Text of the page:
Looking ahead to 2014, the technology trends expected to have the most impact on the broader economy won’t be anything new. We’ve seen them all before, but in virtually all cases their relative immaturity has kept them from mainstream use.
If one theme can define the year to come, it will be the emergence of already-familiar products, services and categories as finally ready for prime time. Here’s a quick peek at how it’ll likely play out:
Mobile dominates as never before
Canadians are increasingly leaving their PCs behind and using mobile devices to connect to social media services like Twitter and Facebook. The PC won’t disappear completely in 2014, but it’ll increasingly take a back seat to mobile devices and apps. Any differences between the “full” web and the “mobile” web will largely dissolve as new ways of building websites and apps – specifically the HTML5 development standard that facilitates more dynamic, app-like sites – take hold. This shift will have fundamental implications for businesses as they adapt their marketing to mobile devices and lifestyles.
Big data gets bigger
The explosion in the popularity of wearable devices like smart watches and smart glasses will contribute to an accelerating boom in data collection and analysis that already has advertisers chomping at the bit and consumers fretting over increasingly tenuous privacy. Social media platforms will convert all those status updates, selfies, check-ins and breakfast photos into focused, customized insights that can subsequently be bought and sold in an ever more efficient data-driven marketplace. While everyone debates the very definition of the term, the superpower arms race to monetize big data will continue, as it represents nothing less than the next great growth opportunity of the Internet age.
Cryptocurrencies hit paydirt
Bitcoin grabbed everyone’s attention throughout the year as it became the virtual currency to beat. Rampant speculation drove repeated spikes in value before uncertainty among Chinese regulators – and the sudden shutdown of the GBL exchange and the resulting loss to investors of $4.1 million – prompted late-year doubts over whether it was mature enough to be a viable alternative currency. Doubts aside, Bitcoin is clearly past its flash-in-the-pan state, and 2014 will see it make continued inroads as competitors like Litecoin, Namecoin, and Peercoin gear up for a growing cryptocurrency battle.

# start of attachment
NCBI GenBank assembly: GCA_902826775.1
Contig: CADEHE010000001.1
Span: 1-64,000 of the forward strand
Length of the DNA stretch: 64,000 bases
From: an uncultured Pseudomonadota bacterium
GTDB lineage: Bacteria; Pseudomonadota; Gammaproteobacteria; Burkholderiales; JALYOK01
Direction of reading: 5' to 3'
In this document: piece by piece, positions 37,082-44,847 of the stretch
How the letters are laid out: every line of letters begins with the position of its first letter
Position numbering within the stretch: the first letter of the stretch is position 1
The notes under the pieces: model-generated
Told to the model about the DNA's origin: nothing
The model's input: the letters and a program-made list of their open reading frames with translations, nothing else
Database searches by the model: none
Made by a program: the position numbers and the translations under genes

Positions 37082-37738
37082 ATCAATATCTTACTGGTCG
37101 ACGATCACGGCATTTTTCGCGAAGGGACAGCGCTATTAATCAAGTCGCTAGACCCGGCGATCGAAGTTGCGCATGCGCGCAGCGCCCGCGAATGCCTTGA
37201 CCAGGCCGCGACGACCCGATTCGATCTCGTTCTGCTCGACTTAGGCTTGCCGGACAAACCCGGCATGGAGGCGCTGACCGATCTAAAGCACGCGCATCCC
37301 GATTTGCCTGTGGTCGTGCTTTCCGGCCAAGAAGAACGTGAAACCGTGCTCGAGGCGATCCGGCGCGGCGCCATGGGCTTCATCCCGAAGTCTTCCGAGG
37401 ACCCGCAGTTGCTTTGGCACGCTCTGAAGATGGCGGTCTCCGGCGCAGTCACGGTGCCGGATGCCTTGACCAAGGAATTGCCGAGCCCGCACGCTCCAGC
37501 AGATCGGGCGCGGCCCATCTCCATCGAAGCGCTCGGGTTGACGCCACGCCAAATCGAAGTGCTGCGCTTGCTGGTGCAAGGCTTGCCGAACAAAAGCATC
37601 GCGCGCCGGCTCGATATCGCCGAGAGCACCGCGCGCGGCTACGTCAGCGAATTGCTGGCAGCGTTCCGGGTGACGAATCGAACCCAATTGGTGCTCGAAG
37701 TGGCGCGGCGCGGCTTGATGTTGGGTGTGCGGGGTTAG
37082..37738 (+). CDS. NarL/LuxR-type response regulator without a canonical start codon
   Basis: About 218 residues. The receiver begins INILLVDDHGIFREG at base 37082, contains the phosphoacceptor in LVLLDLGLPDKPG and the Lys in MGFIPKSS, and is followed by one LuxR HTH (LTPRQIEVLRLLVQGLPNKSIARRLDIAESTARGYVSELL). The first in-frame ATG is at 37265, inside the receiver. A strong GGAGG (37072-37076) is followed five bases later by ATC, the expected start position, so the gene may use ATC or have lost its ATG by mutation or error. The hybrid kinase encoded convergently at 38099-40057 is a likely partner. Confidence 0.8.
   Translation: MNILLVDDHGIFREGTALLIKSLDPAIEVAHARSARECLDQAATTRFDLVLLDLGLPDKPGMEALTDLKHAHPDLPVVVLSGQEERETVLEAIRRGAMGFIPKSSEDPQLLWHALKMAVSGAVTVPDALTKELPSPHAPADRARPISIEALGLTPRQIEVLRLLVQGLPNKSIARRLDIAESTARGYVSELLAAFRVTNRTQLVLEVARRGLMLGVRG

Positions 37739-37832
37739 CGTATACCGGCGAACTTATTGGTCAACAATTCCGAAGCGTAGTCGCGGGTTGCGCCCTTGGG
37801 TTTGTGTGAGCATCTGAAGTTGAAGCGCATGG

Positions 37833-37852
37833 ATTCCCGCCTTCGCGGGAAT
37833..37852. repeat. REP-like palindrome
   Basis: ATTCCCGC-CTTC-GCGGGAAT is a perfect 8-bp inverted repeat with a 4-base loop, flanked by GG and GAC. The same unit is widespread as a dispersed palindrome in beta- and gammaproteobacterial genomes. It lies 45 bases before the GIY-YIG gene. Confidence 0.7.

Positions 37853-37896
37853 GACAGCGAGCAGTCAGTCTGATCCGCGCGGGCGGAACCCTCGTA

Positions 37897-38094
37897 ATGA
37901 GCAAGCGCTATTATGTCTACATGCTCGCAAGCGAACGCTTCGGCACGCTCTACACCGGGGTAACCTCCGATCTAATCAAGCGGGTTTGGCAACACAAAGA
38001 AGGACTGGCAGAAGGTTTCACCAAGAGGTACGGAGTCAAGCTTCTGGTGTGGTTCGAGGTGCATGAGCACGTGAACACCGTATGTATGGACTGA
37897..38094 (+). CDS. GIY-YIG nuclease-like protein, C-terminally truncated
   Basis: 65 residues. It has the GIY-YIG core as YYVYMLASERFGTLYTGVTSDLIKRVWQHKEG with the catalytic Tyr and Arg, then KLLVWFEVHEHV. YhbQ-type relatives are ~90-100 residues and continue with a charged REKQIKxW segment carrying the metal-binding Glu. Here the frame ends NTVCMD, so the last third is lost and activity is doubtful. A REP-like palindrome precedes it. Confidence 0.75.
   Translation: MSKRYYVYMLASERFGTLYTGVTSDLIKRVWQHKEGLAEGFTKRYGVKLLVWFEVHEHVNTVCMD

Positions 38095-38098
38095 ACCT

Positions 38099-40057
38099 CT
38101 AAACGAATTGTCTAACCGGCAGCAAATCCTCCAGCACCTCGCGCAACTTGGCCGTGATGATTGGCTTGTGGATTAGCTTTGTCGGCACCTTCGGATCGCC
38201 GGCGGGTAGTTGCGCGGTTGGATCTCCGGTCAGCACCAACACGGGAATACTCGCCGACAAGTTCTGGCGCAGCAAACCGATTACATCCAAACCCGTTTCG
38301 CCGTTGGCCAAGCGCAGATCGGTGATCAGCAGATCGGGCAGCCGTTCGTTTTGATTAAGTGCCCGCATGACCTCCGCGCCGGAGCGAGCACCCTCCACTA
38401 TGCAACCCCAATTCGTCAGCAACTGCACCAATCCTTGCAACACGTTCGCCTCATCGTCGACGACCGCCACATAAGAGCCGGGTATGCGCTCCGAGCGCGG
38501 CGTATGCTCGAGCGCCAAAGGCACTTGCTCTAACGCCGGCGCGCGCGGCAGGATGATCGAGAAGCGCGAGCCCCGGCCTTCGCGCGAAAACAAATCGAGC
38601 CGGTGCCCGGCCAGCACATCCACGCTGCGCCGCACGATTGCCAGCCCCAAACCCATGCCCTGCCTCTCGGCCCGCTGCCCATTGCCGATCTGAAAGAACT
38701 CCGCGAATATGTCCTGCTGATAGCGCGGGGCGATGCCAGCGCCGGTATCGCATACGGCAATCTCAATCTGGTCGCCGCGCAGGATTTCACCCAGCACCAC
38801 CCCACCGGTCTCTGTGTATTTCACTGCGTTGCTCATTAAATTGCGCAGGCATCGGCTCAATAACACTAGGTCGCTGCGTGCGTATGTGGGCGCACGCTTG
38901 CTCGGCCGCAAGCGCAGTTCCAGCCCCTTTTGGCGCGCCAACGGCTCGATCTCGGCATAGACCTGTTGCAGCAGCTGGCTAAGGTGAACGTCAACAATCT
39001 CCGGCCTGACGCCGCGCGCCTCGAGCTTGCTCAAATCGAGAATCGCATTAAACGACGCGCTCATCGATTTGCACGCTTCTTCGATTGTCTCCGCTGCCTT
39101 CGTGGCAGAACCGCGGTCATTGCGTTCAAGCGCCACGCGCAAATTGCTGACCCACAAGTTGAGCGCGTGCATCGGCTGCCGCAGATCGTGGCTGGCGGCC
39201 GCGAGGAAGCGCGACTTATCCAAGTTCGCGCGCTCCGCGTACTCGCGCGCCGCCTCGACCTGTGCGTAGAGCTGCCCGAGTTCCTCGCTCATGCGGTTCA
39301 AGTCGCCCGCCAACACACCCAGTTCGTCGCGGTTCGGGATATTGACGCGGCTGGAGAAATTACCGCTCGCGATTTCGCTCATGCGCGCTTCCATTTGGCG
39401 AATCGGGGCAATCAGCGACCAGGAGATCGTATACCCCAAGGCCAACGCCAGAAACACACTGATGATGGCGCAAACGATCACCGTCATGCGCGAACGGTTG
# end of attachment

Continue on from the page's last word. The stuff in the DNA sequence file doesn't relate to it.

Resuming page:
Disposable social media becomes anything but disposable
Would you turn down a US$3 billion offer? Snapchat apparently did. The social media service, which features messages that self-destruct within 10 seconds, said no when Facebook came calling. As Facebook grapples with a falloff in demand from the all-important teenaged demographic, so-called disposable-messaging services have emerged as a major new force in social media. Keep an eye on alternatives like LoKast and Blink as they compete with the established platforms – including Facebook’s Poke – for the next generation of social media users.
Mobile payments go mainstream
In 2013, virtually every major Canadian bank and wireless carrier launched at least one mobile payment initiative. TD launched its Ugo mobile wallet and signed up Loblaws as its first retail partner, and RBC and Bell teamed up for a mobile payment initiative. In 2014, as more Canadians transition to mobile devices that sport technologies like Near Field Communications (NFC) and Bluetooth Low Energy (LE), secure wireless transactions will quickly move from pilot state to an everyday option. Security will continue to be a worry, but as consumers become increasingly comfortable using encrypted, multi-factor-secured smartphones over easily hacked credit cards, adoption curves will head skyward.
One trend conspicuously absent from this list is the cloud. Two decades after the emergence of the web turned the Internet into a consumer and commercial force, “the cloud” continues to be, for reasons that continue to confuse, a “thing”. If anything, the cloud is little more than a fancy definition of the web – which we’ve now been using for a generation. Perhaps the key trend in 2014 will be the trashing of high-level, difficult-to-explain platitudes that benefit marketers more than businesses and consumers. Either way, it promises to be a tremendously exciting year.
Carmi Levy is a London, Ont.-based independent technology analyst and journalist. The opinions expressed are his own. firstname.lastname@example.org